Turkey will be on the menu as European leaders meet for dinner in Brussels on October 19, but it won’t be a happy meal. Relations between the EU and Turkey have deteriorated sharply over the past few months and are likely to decline further. Europe has few good options in this deteriorating relationship, but it should not allow the increasingly loud voices to force its hand on an issue of long-term strategic concern.
No one is delusional about Turkey’s current state. President Erdogan’s consolidation of power continues, as do widespread purges following the failed coup attempt in July 2016. His repeated anti-European rhetoric is not just red meat for Turkey’s foes, but has also alienated Turkey’s friends in Europe. The arrest of Europeans and dual nationals has further made Turkey a toxic domestic issue in several European countries. In Germany, polls now show that only 3 percent of the population considers Turkey a reliable partner – Russia gets 21 per cent.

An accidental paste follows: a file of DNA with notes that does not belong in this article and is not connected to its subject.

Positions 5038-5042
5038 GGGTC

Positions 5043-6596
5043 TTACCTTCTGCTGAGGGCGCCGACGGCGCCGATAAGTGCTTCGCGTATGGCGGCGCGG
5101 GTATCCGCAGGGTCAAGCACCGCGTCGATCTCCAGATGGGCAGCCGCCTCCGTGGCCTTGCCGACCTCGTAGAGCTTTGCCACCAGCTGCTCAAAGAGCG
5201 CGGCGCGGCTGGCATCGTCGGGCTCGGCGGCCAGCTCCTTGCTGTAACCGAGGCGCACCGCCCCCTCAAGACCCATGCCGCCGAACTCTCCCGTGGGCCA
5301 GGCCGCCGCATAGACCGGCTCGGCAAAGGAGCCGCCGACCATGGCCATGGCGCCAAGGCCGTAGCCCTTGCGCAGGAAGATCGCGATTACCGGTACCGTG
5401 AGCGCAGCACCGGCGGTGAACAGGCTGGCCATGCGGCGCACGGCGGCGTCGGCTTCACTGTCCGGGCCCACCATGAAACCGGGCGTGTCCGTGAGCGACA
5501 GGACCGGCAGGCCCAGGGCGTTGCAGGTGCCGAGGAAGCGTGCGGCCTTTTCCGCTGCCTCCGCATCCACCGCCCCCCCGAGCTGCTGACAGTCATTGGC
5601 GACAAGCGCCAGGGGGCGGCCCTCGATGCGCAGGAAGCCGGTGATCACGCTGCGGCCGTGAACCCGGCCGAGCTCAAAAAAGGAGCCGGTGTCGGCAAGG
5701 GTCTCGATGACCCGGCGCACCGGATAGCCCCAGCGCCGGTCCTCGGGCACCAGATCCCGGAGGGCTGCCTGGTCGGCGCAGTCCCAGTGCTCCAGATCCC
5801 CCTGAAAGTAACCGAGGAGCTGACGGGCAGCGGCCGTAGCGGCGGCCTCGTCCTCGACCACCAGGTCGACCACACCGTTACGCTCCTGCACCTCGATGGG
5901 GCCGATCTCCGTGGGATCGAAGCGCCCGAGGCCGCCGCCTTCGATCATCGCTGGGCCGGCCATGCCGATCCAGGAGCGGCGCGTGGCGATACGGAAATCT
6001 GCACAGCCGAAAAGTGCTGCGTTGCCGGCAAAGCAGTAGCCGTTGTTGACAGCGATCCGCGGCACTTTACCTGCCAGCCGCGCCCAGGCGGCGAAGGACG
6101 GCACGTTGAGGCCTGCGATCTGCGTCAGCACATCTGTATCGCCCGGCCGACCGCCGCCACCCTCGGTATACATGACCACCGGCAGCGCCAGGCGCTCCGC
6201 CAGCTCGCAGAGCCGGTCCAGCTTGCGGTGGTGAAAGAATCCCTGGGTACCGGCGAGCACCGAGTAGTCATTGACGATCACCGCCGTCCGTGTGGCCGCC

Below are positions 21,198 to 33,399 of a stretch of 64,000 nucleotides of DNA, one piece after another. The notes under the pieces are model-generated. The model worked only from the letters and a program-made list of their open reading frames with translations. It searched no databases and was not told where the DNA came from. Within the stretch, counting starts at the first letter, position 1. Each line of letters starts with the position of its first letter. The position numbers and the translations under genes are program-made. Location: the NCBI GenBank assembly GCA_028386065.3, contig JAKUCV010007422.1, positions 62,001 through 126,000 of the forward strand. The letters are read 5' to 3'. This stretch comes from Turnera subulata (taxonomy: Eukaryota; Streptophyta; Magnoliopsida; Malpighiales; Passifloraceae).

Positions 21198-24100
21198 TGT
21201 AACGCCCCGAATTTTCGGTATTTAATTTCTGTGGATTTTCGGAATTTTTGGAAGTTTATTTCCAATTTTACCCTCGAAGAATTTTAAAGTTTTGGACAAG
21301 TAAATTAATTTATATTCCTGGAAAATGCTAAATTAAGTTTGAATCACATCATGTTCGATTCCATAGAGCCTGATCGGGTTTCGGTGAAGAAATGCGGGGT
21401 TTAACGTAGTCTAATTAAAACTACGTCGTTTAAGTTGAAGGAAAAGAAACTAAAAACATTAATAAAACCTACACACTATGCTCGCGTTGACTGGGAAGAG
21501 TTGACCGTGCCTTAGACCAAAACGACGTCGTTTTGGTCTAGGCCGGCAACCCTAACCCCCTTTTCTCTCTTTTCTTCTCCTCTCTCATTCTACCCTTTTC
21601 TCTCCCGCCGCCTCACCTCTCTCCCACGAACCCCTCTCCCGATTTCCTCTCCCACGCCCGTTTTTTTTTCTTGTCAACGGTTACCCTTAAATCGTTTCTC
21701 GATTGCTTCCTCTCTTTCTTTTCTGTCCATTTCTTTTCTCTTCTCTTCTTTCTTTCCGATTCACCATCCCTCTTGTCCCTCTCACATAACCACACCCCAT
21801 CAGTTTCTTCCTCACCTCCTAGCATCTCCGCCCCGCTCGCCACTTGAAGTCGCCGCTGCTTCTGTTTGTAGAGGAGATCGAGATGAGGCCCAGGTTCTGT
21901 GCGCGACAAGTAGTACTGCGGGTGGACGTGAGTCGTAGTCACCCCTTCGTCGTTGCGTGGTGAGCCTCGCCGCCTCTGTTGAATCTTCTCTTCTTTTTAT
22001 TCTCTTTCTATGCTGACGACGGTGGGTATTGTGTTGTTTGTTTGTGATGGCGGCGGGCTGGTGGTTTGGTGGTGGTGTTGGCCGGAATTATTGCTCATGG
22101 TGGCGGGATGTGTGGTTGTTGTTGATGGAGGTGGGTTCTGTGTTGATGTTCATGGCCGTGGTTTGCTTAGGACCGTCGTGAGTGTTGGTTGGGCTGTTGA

Meanwhile in Turkey, Europe is seen as a hypocrite that lies about wanting Turkey as a member and whines about human rights but then enters into a transactional deal to keep refugees out. Few believe that the EU will ever let Turkey become a member. They point to the rise of anti-Islamic and anti-Turkish sentiments in Europe as well as skeptical voices in leading capitals. Even the liberal opposition in Turkey is deeply disappointed by the EU who they see as having given up on its principles and values by being too soft on Ankara.
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